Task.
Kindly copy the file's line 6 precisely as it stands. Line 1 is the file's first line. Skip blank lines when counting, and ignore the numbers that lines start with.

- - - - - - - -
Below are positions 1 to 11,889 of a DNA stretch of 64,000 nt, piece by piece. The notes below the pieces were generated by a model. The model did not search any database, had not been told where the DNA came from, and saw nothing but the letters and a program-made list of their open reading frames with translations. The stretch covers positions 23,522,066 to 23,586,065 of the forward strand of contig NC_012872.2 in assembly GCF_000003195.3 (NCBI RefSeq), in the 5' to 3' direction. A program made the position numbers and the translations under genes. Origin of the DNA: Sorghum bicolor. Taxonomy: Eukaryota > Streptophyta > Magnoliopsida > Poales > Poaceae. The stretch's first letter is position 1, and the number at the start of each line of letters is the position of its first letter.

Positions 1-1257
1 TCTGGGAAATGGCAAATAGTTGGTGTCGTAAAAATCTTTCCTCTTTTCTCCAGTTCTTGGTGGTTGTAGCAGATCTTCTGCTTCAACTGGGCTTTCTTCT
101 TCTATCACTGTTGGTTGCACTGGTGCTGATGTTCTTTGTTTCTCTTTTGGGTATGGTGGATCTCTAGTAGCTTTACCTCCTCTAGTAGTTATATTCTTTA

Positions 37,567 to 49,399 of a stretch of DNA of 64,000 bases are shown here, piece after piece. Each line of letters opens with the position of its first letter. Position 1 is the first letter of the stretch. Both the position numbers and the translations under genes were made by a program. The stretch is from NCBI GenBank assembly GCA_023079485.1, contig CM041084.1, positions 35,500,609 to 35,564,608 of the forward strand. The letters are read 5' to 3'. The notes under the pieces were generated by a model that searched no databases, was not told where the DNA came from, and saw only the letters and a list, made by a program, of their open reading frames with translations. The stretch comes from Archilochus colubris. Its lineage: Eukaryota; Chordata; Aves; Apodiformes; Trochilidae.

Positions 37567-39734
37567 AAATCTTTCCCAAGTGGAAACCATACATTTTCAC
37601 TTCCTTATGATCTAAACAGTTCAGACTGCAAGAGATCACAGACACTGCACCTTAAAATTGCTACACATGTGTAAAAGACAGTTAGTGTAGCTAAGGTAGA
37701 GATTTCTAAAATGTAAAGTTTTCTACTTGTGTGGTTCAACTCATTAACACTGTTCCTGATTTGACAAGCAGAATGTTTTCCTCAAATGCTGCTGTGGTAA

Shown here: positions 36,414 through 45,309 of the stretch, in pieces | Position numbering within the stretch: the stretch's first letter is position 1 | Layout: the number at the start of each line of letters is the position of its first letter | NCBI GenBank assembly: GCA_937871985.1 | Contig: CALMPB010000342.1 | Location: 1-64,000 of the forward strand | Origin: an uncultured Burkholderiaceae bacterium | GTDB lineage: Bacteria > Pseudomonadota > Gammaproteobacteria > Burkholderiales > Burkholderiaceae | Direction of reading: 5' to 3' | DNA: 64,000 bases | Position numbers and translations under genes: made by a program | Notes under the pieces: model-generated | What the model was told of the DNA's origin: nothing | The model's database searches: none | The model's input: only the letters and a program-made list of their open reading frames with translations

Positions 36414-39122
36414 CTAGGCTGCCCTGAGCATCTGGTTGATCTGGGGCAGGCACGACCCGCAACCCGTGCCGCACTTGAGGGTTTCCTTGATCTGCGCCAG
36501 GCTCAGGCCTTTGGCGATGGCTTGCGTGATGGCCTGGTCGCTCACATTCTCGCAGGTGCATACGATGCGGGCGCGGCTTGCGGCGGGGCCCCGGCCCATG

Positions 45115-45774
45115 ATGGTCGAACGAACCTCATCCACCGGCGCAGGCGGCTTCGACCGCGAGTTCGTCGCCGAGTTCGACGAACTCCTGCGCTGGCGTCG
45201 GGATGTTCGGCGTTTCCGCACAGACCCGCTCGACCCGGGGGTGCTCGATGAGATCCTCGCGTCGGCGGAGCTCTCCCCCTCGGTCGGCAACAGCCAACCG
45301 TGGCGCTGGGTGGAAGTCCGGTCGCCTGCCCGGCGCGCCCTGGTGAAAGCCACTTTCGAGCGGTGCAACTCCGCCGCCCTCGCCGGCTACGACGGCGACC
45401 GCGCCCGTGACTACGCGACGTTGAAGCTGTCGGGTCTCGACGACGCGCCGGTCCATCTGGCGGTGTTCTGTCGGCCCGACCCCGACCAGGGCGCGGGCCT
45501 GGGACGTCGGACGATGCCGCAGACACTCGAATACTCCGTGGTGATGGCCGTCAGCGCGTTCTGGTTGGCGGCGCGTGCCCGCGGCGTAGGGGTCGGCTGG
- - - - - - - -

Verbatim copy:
Positions 37567-39734